Newspaper article The Evening Standard (London, England)

Living with Ghosts of What Might Have Been

Newspaper article The Evening Standard (London, England)

Living with Ghosts of What Might Have Been

Article excerpt


GIVING UP THE GHOST: A Memoir by Hilary Mantel (Fourth Estate, [pounds sterling]16.99) JUSTINE PICARDIE

FROM its opening pages to its final words, Hilary Mantel's memoir, Giving Up the Ghost, is peopled by spirits, not all of them dead.

Her husband, a geologist to whom she has been married twice, remains a shadowy presence throughout the book, a silent companion in housemoving; as does her father, Henry, who makes way for a new man in her mother's life, never to reappear, yet forever trapped in his daughter's memory. Then there are Mantel's "ghost children", taken from her along with her reproductive organs, as a result of the medical mismanagement of her endometriosis.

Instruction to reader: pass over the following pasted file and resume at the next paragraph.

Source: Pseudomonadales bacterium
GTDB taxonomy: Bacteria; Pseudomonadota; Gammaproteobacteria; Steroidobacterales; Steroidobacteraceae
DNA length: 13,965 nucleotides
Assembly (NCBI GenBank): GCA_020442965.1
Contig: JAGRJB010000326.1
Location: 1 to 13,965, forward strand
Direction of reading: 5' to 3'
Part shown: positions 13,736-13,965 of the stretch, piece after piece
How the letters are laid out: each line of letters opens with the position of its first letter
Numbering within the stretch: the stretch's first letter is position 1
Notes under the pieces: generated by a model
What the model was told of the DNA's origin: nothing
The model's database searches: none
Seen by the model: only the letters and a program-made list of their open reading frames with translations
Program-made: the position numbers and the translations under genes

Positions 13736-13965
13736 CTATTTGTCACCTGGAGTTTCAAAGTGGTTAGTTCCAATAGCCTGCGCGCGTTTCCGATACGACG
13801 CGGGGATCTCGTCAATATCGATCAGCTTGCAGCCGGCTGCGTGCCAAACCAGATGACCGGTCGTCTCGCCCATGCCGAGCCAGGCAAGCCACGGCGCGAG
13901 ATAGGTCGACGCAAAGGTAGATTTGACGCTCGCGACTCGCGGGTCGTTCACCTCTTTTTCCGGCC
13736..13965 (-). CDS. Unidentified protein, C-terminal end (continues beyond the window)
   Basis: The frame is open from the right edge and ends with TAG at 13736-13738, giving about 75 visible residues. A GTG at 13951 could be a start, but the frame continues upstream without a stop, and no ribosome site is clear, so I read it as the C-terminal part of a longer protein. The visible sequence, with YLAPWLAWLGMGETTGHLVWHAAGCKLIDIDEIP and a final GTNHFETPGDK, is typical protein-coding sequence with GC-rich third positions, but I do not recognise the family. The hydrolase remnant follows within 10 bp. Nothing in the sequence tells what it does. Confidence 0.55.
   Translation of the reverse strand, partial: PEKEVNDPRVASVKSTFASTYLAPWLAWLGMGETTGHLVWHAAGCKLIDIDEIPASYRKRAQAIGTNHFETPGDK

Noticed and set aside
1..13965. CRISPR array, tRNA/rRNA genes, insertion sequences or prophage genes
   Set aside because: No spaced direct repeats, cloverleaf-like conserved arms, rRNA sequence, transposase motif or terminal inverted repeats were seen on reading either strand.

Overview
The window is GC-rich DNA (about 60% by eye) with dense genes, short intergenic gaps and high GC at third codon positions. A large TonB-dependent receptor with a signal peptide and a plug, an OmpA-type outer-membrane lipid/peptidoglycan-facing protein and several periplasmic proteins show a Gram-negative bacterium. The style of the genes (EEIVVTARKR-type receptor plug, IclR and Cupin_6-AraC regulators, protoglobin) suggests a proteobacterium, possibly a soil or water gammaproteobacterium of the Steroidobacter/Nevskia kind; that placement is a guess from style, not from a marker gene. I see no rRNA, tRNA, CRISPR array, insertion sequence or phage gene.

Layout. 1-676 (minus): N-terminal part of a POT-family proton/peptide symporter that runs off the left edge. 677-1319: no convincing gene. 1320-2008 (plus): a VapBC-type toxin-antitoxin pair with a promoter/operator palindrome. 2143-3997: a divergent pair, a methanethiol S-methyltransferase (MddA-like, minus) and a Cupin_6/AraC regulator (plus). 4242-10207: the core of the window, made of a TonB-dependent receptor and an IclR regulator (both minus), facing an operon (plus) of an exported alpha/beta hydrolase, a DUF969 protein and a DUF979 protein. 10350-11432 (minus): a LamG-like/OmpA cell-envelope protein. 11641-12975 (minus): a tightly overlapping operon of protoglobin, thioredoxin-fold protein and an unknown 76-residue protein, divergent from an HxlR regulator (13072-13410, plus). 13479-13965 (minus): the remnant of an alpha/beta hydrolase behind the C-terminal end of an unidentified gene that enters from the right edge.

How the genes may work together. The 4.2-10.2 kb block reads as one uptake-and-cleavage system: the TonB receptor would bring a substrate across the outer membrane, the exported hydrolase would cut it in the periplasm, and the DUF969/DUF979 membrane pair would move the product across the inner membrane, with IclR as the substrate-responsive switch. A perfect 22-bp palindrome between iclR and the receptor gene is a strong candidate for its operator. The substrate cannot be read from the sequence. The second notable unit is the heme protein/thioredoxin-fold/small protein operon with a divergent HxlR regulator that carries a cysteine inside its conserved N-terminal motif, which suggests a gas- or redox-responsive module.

Having been told for years that she was "imagining things" and fed antidepressants that caused her to feel as crazy as the doctors' diagnosis, Mantel was finally treated too late to conceive; too late to fully recover.

But unlike her, a thin girl made fat by more bad drugs, her unborn babies: "Don't age, so they don't know it's time to leave home. They won't, without a struggle, be kicked out of your psyche."

One senses that for all the unwelcome solidity of her middle-aged body, Mantel has felt herself to be as insubstantial as the spirits around her; that this book is an attempt to make herself real again, as she puts it: "In the narrow space between one letter and the next, between the lines where the ghosts of meaning are."

As a novelist, Mantel is used to seeing things that aren't there - she has made a living by conjuring up the invisible - but is more perplexed by how to tell the truth of her life.

"I used to think that autobiography was a form of weakness, and perhaps I still do," she writes, early in the book, as if by way of apology for what is to follow. "But I also think that, if you're weak, it's childish to pretend to be strong." And so Mantel's memoir takes shape, following the meandering paths of memory, acknowledging that all families construct their own fictions; that the past does not correspond to a simple map. …

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